Boris Johnson warned of ‘disaster’ unless he keeps Brexit promise
The new Prime Minister has appointed a series of ministers as he forms his Government.
Boris Johnson was warned that he faces “disaster” unless he meets his Brexit pledge as a hardened Eurosceptic refused a job in his government.
Steve Baker, an influential figure in the European Research Group of Tories, turned down a job offer from Mr Johnson because he feared a repeat of the “powerlessness” he felt as a junior Brexit minister under Theresa May.
He insisted he had “total confidence” in the Prime Minister to deliver on his commitment to meet the October 31 Brexit deadline, but in a sign that hardliners will force him to keep the pledge Mr Baker said: “Disaster awaits otherwise.”
With regret, I have turned down a ministerial job.— Steve Baker MP (@SteveBakerHW) July 25, 2019
I cannot repeat my experience of powerlessness as a junior @DExEUgov minister with the work done in @cabinetofficeuk.
I have total confidence in @BorisJohnson to take us out of the EU by 31 Oct.
Disaster awaits otherwise.
Ministerial changes announced included Nigel Adams, who returns to Government after resigning over Mrs May’s Brexit tactics.
He has been a loyal supporter of Mr Johnson and was rewarded with a role at the Department for Digital, Culture, Media and Sport.
Lucy Frazer moves from Solicitor General to the Ministry of Justice.
Kit Malthouse, who was Mr Johnson’s deputy mayor for policing during their time in London’s City Hall, has become a Home Office minister.
Delighted to have been asked by the Prime Minister to continue as Schools Minister pushing forward our agenda to raise standards in schools so that we give every child the knowledge and ability to succeed in an exciting post Brexit global future. pic.twitter.com/K7agxi7jJ5— Nick Gibb (@NickGibbUK) July 25, 2019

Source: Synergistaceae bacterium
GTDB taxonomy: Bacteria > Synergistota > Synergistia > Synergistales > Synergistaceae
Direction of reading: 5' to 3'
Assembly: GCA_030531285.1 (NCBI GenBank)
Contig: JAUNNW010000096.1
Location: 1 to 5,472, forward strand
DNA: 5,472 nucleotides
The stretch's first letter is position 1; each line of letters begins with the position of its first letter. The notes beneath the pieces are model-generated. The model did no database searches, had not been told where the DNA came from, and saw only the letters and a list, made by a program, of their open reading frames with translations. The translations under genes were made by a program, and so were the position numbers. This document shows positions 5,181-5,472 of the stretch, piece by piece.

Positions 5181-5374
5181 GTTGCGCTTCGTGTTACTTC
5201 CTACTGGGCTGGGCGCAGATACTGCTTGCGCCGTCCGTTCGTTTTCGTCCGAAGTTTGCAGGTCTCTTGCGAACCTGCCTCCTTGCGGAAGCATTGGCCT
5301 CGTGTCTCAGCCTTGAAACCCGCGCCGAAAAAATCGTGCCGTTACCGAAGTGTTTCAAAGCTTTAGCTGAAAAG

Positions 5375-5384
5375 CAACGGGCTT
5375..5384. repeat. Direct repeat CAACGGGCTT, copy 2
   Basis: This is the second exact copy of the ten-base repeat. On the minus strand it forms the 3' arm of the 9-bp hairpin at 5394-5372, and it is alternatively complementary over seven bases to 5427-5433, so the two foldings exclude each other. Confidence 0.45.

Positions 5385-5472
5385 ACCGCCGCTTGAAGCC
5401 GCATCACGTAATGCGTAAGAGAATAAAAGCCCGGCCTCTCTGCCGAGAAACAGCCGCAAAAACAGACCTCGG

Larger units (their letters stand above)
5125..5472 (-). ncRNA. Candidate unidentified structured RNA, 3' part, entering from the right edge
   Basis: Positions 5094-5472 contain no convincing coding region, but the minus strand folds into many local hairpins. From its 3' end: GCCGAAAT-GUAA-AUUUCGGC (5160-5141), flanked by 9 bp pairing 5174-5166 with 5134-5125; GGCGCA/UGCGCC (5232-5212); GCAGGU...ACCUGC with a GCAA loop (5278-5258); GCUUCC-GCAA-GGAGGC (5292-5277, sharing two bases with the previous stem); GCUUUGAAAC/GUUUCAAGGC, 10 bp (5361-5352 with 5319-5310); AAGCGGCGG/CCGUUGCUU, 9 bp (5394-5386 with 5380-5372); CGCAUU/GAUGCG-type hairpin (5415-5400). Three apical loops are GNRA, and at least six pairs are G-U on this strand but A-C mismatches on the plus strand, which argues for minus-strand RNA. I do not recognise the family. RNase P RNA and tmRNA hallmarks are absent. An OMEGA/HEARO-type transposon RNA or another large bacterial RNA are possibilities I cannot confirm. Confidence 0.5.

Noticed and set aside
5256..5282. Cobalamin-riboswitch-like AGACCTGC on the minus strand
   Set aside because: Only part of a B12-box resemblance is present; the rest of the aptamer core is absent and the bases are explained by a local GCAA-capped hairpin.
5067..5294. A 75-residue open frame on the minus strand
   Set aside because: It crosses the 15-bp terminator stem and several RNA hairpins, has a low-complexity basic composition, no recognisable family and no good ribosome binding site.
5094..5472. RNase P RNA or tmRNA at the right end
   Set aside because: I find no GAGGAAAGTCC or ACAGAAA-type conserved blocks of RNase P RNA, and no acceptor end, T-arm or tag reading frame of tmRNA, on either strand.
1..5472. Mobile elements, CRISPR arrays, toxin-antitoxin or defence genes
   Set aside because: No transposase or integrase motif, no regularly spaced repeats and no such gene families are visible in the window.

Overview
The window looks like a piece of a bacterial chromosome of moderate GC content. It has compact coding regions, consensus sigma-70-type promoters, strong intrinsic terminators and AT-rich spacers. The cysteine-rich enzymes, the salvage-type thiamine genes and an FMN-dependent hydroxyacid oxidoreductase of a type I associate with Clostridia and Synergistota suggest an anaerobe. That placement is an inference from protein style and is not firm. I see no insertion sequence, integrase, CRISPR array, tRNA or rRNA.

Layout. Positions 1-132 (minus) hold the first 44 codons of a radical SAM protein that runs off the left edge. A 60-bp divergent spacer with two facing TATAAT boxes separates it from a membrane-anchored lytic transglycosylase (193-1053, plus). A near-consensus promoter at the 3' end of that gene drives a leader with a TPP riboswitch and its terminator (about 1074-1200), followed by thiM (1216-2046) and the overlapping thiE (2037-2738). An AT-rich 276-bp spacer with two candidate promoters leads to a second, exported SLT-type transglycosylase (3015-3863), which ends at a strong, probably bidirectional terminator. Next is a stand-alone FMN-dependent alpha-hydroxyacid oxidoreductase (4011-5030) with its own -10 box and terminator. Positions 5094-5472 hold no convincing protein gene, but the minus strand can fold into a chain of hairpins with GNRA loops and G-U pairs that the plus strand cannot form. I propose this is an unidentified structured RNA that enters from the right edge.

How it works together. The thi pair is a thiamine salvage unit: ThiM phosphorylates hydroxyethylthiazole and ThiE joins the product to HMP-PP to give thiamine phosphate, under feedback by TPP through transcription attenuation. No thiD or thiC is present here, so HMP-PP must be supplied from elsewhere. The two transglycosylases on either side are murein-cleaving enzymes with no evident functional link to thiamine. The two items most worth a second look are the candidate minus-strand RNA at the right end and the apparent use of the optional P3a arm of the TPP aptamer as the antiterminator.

Conor Burns has been appointed a minister at the Department for International Trade.
George Eustice returns as Minister of State at the Department for Environment, Food and Rural Affairs – he resigned from Defra in protest at Theresa May allowing a vote on delaying Brexit.
Therese Coffey gets a promotion from a junior minister at Defra to full Minister of State rank.
Christopher Pincher moves from deputy chief whip to the Foreign and Commonwealth Office.
Nick Gibb retains his role at the Department for Education, Jesse Norman stays as Financial Secretary to the Treasury and Mark Lancaster remains at the Ministry of Defence.
Andrew Stephenson has been made Minister of State at the Foreign Office and the Department for International Development, while Andrew Murrison remains at the same departments.
Chris Skidmore moves from universities minister to become Minister of State at the Department of Health and Social Care.
Chris Heaton-Harris, who also resigned over the Brexit delay, returns to the Government as a Minister of State at the Department of Transport.
Caroline Dinenage remains in her post at the Department of Health and Social Care while Justin Tomlinson remains a Minister of State at the Department for Work and Pensions.
But ministers on the way out include Stephen Hammond, a prominent opponent of a no-deal Brexit, who said it had been a “privilege” to serve in the Department of Health and Social Care.
I will support any Government efforts to secure a good deal with the EU, and I remain absolutely opposed to No Deal.— Stephen Hammond MP (@S_Hammond) July 25, 2019
He said: “I will support any Government efforts to secure a good deal with the EU, and I remain absolutely opposed to no deal.”
John Penrose said he was leaving his post in the Northern Ireland Office but would keep his role as the Prime Minister’s anti-corruption champion.
Good news & bad..... the bad is I have to bid farewell to Northern Ireland (lovely place, lovely people, good luck to my successor); the good is that I'm 'license renewed' as Prime Minister Boris's anti-corruption champ (crime lords & kleptocrats beware!).— John Penrose (@JohnPenroseNews) July 25, 2019